Chancellor ditches 'controlling persons' proposals

 

Paragraph 2.103 of today's Autumn Statement revealed that the government "has decided not to proceed with the proposal to tax those who meet the definition of a controlling person at source".

The surprise announcement is a result of HMRC’s new approach to policing IR35, along with the measures introduced in the public sector this year, which the government thinks are sufficient to prevent the loss through disguised employment.

The news will be welcome to many advisers, after complaints earlier this year that the knee-jerk response to bad publicity around senior civil servants being paid through personal services companies was a step too far that would further complicate the poorly drafted and ineffective IR35 tax measure.

But for those who still yearn for an end to IR35, the statement said the government will strengthen the existing legislation to "put beyond doubt that it applies to office holders for tax purposes".

Continued...

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Comments
Tax Networks's picture

The alternative view...    1 thanks

Tax Networks | | Permalink

Of course there might just be too many sensitive central and local government PSC controlling persons being engaged? Anyhow, it is now dropped, probably because it was just another subjective judgement call amongst this dogs dinner IR35 legislation.

just a wind up?    1 thanks

The Black Knight | | Permalink

kept someone busy for a week or two?

Did it make any difference whether you pay a government worker more and tax them, or pay them less and don't tax them? Cost would be the same ? Unless it just that it appears on a vat return and in the economic growth figures?

and the government make a fuss about transfer pricing and Libor rate sandals.

Trouble is the civil service is trained in ineptitude and have no idea what to do and our politicians have limited intelligence and no experience of any thing but politics and spin. They perhaps don't realise they need to do something after the newspaper headline.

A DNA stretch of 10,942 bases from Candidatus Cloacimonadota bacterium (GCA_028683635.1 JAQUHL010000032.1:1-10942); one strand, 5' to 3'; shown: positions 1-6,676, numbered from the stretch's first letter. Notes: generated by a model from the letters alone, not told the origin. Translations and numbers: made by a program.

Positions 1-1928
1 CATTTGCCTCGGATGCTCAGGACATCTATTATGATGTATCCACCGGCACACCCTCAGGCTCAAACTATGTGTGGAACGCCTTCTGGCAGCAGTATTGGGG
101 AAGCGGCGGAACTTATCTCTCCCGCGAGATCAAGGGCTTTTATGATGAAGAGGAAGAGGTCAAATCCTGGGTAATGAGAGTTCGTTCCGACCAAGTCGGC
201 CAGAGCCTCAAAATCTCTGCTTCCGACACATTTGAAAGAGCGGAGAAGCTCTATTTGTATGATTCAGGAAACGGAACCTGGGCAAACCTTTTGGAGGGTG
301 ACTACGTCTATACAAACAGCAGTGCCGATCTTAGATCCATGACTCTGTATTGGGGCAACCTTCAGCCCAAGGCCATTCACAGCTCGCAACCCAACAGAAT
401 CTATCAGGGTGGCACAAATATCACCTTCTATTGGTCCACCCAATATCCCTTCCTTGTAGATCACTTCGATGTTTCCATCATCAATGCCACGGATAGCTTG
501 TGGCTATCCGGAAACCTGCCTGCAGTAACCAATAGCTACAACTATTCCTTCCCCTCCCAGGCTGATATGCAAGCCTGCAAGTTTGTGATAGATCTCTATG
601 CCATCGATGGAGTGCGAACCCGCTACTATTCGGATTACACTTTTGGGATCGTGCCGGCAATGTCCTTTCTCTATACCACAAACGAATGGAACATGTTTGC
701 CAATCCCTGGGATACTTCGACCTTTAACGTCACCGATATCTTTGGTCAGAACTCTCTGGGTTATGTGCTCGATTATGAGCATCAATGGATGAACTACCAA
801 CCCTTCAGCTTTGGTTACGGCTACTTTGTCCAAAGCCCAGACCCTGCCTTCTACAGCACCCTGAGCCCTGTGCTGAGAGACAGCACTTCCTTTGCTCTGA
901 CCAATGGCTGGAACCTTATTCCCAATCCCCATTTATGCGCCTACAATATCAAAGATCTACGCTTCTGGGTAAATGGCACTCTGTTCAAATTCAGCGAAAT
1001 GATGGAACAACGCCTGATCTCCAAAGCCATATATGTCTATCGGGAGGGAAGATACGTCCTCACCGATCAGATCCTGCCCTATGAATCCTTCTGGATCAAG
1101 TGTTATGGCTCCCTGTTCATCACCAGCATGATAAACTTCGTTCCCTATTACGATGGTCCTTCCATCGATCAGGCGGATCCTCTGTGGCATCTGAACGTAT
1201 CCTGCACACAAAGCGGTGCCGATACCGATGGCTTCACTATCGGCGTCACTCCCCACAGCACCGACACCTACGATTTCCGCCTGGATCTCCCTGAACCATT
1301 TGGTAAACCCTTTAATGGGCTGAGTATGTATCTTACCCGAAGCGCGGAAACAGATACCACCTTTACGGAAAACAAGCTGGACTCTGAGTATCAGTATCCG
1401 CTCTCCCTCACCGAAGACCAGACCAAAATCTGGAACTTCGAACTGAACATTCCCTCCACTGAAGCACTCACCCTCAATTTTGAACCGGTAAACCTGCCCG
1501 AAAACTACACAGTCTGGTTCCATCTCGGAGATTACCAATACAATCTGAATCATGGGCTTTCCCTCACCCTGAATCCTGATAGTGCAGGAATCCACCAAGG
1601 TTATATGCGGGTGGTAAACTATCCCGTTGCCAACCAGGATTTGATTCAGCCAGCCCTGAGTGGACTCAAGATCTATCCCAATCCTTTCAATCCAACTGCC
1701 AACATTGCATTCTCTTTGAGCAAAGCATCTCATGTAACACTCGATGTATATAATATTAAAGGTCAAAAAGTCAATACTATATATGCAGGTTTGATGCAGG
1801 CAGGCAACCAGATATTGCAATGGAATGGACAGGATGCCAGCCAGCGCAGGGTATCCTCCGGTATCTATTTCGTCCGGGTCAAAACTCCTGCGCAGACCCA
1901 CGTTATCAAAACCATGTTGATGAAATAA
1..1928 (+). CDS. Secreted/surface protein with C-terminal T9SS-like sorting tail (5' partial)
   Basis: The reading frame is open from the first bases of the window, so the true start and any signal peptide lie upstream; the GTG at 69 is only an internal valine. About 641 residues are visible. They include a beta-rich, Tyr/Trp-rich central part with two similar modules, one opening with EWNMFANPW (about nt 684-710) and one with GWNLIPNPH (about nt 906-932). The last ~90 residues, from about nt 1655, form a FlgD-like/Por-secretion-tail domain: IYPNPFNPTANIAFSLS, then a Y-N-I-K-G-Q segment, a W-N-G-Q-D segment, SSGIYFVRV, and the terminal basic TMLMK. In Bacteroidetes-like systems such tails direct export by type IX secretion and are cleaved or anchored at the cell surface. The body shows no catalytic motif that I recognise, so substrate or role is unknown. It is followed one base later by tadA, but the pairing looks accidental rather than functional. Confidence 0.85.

johnjenkins's picture

Add this    2 thanks

johnjenkins | | Permalink

cost to the £40m wasted on the rail farce, plus all the other crap this Government wastes money on and you could make a nice hole in the deficit. Or at least give it to HMRC to chase companies that they got no chance of getting extra money out of.

Can we expect a reality check

rboggon.yahoo.co.uk | | Permalink

Can we expect a reality check on RTI and Universal Credits?

Watch this space!

silicondale's picture

Not a chance.

silicondale | | Permalink

Not on RTI. not on universal credit, not on rail privatisation, not on any of the other mistakes that have cost us dear. These are politicians we're talking about. No sense of shame, no admission of guilt, no retraction of anything big once it's announced, and above all no resignation when they get it dreadfully wrong.

Shame

The Black Knight | | Permalink

silicondale wrote:

Not on RTI. not on universal credit, not on rail privatisation, not on any of the other mistakes that have cost us dear. These are politicians we're talking about. No sense of shame, no admission of guilt, no retraction of anything big once it's announced, and above all no resignation when they get it dreadfully wrong.

 

Shame we can't pay them to stay at home?

johnjenkins's picture

MP by proxy    1 thanks

johnjenkins | | Permalink

Now that is a brilliant idea,

We pay politicians a retainer to sit at home and come up with ideas on how to save the country. The politician who comes up with any common sense ideas are given points. Once a target has been reached they would be allowed to take their seat in the House of Commons with the normal salary and expenses.

Needs a bit of fine tuning but it would stop silly buggers in high places. 

cfield's picture

Public sector PSCs    2 thanks

cfield | | Permalink

One thing nobody really considered in the row about civil servants running PSCs is that the main "tax" saving is actually employer NI. But as the Government is run out of taxpayers money, surely any employer NI raked in by putting these people on the payroll would just come out of public funds, so I don't see how it would benefit us.

As for the civil servants themselves, they're having to pay extra tax on their dividends on top of corporation tax so the overall tax saving is not huge. The only real saving they make is on employee NI, and that's just 2% above the upper earnings limit.

Of more concern is that fact that putting them on the payroll means they are entitled to a civil service pension and all the other employment rights and benefits. It would make getting rid of them even more difficult.

Maybe we are shooting ourselves in the foot here. Perhaps it is better to hire them through their own companies on 2-3 year contracts. In fact, we should do that with all civil servants really.